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I was just reading through some of the posts in this thread. And I realized there are a lot of misconceptions and misunderstandings about what cryptocurrencies are, and what is their purpose. Which really should not have surprised me as much as it did. But it's prompted me to make this post, to highlight the reason why cryptocurrencies exist and what is their purpose.

In the real world, money is a real thing. When you spend it, something changes hands from one person to another. The only thing that is required in order to make a transaction is the presence of the money. I give money to you, in exchange for something else. Now you have the money and I don't. Very simple, very effective. Nobody, and nothing else needs to be present in order for the transaction to happen. It works all by itself. Or maybe you just want to give some money to a friend or family member, as a gift maybe. That's all easily doable because money is a thing that you can give to a person.

Digital transactions are whenever you buy something with a bank card, or credit card. Doesn't matter whether it's online or in-store, it works the same way.
The way those transactions work is based on an agreed process between financial institutions. The process works essentially like this: You (the buyer) wants to buy something from a Vendor, let's say the product is worth $10. You swipe your card, or enter your card information, and then the financial companies go to work. Ignoring the technical details (because that's all they are, is details), the agreement between the financial institutions is simply the Vendor's bank agrees to add $10 to the Vendors bank account, and the Buyers bank agrees to subtract $10 from the buyers bank account. That's it.
That transaction REQUIRES that the financial institutions are involved, and sometimes other third parties as well (PayPal for example). The problem is that nothing actually changes hands in that transaction. That's why individuals are not able to perform this transaction by themselves. Because the "exchange" takes place entirely behind closed doors. Anybody in their right mind would think there is something wrong with that process. Not to mention that this really takes away from the freedom that people have enjoyed for centuries, doesn't it?

I think the majority of the people probably don't realize, or don't fully understand, or are just desensitized to how digital transactions work these days. Because if they did, there would be a public outcry, a demand for a better way.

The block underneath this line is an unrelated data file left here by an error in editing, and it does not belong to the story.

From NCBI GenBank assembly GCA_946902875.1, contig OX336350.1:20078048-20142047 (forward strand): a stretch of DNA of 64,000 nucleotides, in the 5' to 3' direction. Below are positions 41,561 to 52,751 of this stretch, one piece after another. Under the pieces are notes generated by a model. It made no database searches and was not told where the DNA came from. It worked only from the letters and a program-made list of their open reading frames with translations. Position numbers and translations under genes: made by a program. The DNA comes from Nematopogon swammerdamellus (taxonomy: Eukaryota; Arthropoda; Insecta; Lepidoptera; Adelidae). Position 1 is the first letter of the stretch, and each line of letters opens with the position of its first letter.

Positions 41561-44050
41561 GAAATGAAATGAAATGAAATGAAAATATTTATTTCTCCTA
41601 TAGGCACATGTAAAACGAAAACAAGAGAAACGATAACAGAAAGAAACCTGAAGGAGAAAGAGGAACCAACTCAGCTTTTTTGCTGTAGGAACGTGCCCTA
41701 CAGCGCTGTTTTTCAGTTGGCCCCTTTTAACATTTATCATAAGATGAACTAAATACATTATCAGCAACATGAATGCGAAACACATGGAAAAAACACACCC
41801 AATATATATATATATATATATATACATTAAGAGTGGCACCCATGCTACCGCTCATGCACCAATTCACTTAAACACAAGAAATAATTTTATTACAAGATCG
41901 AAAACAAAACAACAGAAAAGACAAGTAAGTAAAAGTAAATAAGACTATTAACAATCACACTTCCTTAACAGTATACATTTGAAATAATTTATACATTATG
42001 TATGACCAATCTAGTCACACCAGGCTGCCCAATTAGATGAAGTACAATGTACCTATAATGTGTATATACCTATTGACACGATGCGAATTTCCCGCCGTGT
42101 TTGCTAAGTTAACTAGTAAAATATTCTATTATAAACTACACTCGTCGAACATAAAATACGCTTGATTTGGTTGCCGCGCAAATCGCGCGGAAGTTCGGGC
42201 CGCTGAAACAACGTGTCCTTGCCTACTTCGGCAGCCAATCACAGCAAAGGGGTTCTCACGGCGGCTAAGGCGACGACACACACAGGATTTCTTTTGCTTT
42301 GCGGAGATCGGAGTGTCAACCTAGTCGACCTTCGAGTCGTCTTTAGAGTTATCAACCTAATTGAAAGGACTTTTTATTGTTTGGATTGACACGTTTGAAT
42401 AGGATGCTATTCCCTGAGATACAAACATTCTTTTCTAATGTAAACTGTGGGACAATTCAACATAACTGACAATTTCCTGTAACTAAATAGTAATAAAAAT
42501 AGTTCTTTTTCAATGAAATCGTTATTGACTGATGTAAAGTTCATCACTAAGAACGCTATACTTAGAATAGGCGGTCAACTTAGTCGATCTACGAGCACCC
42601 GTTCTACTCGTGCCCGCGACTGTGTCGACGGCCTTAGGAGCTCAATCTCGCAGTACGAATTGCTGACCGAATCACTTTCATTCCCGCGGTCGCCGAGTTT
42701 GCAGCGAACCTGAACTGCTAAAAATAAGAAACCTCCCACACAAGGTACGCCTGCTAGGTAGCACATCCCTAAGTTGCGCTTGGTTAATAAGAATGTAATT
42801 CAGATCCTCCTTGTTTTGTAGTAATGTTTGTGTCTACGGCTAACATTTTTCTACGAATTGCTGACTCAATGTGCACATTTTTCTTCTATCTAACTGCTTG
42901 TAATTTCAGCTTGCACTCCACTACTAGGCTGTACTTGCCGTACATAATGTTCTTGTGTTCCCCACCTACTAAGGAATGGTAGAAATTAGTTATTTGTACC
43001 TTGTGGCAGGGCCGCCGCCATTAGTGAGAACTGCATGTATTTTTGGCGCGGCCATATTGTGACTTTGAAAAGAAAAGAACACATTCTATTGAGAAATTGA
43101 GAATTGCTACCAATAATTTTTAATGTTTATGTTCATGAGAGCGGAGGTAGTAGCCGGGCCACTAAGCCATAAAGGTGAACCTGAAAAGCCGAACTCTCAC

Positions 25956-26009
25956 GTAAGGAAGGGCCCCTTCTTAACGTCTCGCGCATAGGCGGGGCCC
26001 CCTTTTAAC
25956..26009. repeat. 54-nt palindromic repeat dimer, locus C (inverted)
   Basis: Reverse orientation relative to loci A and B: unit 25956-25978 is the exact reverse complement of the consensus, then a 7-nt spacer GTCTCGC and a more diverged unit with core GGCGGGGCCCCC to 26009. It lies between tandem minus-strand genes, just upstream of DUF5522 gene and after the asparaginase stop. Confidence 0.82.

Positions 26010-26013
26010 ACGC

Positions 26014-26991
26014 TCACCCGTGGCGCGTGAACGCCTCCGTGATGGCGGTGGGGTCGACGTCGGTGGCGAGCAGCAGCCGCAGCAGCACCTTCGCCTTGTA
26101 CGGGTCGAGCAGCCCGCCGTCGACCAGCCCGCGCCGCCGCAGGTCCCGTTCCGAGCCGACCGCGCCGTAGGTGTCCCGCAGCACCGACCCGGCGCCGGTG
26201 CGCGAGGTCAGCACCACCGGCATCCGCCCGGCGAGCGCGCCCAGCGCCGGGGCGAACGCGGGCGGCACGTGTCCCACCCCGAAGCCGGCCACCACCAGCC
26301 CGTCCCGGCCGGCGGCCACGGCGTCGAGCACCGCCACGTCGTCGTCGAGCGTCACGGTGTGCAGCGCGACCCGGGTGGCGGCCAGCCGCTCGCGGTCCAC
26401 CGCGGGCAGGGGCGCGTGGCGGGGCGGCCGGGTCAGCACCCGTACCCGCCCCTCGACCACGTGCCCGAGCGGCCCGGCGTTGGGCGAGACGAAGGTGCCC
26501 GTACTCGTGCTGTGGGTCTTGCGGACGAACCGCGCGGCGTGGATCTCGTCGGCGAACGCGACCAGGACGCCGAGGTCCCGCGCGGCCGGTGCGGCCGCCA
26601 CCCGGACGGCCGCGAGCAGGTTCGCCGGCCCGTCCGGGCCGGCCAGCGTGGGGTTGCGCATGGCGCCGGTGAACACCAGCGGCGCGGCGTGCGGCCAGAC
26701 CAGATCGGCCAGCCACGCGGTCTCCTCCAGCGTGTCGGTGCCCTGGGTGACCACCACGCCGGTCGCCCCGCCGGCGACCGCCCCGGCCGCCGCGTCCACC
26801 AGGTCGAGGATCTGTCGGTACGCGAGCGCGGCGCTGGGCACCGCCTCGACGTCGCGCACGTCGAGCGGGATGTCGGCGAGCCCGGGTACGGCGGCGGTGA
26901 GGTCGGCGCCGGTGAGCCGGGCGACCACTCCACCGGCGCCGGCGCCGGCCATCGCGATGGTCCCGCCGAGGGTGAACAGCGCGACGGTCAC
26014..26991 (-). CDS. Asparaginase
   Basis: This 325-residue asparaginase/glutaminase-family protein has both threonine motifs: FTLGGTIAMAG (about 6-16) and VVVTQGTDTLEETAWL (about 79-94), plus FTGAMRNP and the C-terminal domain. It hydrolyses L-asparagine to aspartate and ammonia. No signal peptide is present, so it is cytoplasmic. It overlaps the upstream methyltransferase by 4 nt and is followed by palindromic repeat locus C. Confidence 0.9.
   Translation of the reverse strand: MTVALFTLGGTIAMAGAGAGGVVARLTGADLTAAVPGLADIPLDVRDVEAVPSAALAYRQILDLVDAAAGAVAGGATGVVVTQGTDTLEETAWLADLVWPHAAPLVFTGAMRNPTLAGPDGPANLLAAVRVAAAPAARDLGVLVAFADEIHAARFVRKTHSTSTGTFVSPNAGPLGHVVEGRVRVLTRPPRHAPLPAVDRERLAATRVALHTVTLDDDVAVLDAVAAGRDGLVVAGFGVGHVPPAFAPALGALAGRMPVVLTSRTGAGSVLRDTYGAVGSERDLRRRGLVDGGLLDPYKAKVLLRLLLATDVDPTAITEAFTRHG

Using cryptocurrencies, there is something that changes hands during the transaction. It's not just adding and subtracting values from a bank account. There is an actual digital thing, a "coin", that changes hands during the transaction. This means that two individuals are now able to perform a digital transaction (both online and in-store) without requiring that any third parties are required or involved for the transaction to work. I can give a coin to you, and now it's yours. Thus restoring all the freedoms that previously existed with a real money transaction. It maintains the security, the privacy, and the flexibility, that a real money transaction has.

Governments and many individuals are afraid of it, mostly because it's new and completely mis-understood. Governments are also afraid of it because they feel they have no control over it.
But if governments were to issue their own cryptocurrency, then they would have exactly the same amount of control over it as they have with real money. No more, and no less, exactly the same level of control. And isn't that the exact amount of control they should be able have? Since when do governments and financial institutions have the right to spy on every transaction we make? Never. They acquired that ability by default when transactions became digital. And now they are afraid of losing it. Cryptocurrencies would simply restore the balance back to where it is supposed to be.

Cryptocurrencies are the inevitable future. It's just a matter of time before governments start issuing their money in this way. Don't ask me how much time, there's no way to know. Could be 10 years, could be 100 years, could be 1000. But the day will come.



Before the discussion goes there, I will say: Yes, there is a dark underbelly to this stuff. It's been widely adopted in the black market for its anonymity. But it's no more anonymous than an exchange of real money between hands. Actually, it's probably slightly less anonymous, as addresses can be tracked to an extent. So it can't be said black market adoption is a problem with cryptocurrency. Rather, that's a problem with the entire monetary system altogether.
Edited by wedge - 6/25/13 at 8:27am
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Death Star
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Darksaber
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